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Far beyond a document format, PDF offers a sophisticated foundation for many types of user applications.
HTML, CSS, HTTP and others are used in every human interaction with the web, but few users think of using CSS. It’s all the Open Web Platform – great – but who really cares? It works, and besides a relative handful of geeks, thats as much as most anyone wants (or needs) to know.
Platform technologies such as HTML and CSS make the Web possible; they provide the infrastructure for the applications end users actually use. For most users these are just distant technical details; they don’t want to know anything about these technologies; they just want the benefits.
Business managers and end users alike want to meet their objectives, and theyll use the best technologies to achieve their objectives, whether some kind of sexy cloud thing or something as prosaic as PDF.
Most government and education websites (and cloud repositories, come to think of it) are little more than repositories of PDF documents with some HTML on the front-end to assist with navigation. Banks and mortgage companies own servers brimming with PDF documents, from automatically-generated statements to mortgage documents. And are what are people so often sharing on the cloud? You guessed it: PDF files.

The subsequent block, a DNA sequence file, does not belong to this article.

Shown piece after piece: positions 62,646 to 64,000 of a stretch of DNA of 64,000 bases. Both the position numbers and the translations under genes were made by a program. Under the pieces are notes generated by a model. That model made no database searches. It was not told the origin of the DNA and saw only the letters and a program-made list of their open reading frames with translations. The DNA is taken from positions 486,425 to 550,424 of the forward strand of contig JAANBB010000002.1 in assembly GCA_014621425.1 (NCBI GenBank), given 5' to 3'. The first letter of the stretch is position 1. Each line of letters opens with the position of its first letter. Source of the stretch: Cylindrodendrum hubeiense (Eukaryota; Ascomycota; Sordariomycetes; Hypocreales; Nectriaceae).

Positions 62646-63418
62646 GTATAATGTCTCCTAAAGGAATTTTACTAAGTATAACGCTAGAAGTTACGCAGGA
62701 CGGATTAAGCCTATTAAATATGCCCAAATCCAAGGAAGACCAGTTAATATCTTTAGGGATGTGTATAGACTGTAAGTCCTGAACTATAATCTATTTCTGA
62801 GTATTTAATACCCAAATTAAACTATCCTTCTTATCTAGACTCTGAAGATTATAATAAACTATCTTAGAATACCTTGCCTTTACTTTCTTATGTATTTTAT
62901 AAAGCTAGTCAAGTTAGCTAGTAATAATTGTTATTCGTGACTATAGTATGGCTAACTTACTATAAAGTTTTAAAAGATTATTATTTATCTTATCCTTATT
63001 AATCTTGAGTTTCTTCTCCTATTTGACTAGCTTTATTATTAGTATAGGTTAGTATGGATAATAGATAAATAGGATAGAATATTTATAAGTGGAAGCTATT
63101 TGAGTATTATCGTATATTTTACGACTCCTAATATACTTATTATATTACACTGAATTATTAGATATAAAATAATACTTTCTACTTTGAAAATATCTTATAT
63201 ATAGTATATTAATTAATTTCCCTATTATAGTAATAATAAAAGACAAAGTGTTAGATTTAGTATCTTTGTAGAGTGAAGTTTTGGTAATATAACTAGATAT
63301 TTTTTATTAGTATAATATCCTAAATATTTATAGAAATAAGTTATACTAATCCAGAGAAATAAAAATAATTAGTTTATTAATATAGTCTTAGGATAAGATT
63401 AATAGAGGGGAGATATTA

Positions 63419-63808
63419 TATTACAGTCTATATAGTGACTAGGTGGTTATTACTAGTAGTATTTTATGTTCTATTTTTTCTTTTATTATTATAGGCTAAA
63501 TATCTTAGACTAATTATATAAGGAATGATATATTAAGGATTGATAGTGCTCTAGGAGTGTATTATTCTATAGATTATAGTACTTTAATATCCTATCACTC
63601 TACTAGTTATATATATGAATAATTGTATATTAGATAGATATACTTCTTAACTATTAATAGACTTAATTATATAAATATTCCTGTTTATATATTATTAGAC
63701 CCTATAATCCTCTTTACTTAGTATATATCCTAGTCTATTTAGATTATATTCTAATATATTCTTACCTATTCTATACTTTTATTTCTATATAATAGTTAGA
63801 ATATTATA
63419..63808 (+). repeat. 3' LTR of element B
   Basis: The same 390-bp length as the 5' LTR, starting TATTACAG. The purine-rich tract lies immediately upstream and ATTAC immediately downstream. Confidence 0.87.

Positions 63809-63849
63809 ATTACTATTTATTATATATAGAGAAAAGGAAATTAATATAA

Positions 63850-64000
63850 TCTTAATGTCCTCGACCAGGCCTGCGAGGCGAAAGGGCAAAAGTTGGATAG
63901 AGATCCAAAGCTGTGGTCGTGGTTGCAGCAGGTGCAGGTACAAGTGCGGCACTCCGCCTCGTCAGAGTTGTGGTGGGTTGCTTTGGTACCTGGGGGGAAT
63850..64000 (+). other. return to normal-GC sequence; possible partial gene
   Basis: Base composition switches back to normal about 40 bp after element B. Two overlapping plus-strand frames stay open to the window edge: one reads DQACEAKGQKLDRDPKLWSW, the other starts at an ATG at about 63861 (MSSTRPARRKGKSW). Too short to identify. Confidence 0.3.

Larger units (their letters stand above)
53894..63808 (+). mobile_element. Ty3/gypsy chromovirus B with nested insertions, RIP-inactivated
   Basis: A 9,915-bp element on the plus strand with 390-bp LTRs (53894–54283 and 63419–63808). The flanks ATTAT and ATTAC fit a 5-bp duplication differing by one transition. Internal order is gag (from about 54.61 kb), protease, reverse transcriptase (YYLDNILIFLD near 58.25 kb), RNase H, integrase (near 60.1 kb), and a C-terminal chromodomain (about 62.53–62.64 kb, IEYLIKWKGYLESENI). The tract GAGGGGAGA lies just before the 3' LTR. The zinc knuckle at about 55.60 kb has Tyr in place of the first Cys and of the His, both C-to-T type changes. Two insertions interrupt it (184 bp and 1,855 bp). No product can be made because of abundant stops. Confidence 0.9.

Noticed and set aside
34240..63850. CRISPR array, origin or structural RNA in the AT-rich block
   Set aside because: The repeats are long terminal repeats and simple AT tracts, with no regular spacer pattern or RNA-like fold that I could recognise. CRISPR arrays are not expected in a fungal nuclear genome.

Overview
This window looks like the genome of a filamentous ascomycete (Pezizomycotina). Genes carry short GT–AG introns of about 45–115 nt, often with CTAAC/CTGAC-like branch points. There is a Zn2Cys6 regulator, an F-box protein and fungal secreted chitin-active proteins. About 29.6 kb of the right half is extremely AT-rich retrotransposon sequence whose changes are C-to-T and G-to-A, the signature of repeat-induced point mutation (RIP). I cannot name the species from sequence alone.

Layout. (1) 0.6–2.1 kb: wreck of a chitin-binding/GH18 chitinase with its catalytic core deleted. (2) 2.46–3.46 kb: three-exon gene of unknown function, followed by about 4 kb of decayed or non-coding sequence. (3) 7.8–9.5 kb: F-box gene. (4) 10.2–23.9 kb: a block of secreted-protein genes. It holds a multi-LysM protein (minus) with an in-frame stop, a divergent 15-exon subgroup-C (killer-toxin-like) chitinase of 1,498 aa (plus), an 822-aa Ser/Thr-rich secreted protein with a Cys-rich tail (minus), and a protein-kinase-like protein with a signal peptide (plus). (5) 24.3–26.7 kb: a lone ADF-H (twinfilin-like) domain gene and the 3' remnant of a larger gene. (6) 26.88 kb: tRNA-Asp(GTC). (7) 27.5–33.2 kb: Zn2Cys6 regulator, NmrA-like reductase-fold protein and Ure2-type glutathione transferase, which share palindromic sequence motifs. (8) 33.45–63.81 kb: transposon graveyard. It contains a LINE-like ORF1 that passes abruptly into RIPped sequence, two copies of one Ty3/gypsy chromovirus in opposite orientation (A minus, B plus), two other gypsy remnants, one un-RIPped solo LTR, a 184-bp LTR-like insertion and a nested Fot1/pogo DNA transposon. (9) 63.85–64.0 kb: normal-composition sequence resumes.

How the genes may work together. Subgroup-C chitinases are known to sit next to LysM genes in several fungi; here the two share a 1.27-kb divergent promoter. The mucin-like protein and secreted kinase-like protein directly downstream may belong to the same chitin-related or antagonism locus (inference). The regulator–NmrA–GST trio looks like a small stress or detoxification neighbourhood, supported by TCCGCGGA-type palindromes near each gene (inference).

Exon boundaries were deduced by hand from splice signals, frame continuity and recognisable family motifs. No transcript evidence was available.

Whether PDF appears on W3C’s list or not, it’s a de facto member of the Open Web Platform, and a platform technology for communications and business in its own right. PDF is everywhere; in every business transaction, in every bank, every shipper and receiver, every university, every publisher and in each and every consumer’s inbox.
Everyone accepts PDF. A fixed-layout, shareable, self-contained document meets a fundamental customer need that databases and cloud drives dont even address. Indeed, as we can see from Google’s trendline on searches for “pdf”, the expansion of cloud-based applications has not substantially dented the increasing popularity of the Portable Document Format.
PDF’s value proposition stems from a deeper instinct than the real and/or imagined efficiencies of clouds. PDF is universal because everyone wants a format that can (if needed) unambiguously come and go from file-systems and email, work offline, or on a plane, or on vacation, or a backup HD… or even printed on paper. Or scanned from paper to become a PDF document.
PDF is a platform not only because the format is universally accepted and its core capabilities are generally supported by a wide variety of vendors, but because PDF has all the relevant features needed to meet this critical need.
Beyond PDF’s core value proposition, most application software today is barely scratching the surface of PDF’s capabilities or the potential arising from the combination of those capabilities with the broad-based acceptance PDF already enjoys.
Could the PDF platform disrupt the ECM industry, make the same documents fully usable on both desktop and mobile devices, unleash digital signatures for everyday transactions, or provide the transactional glue to hold accounting and PLM systems together? PDF can do all these things, and more, based on a commitment to open, standards-based technology.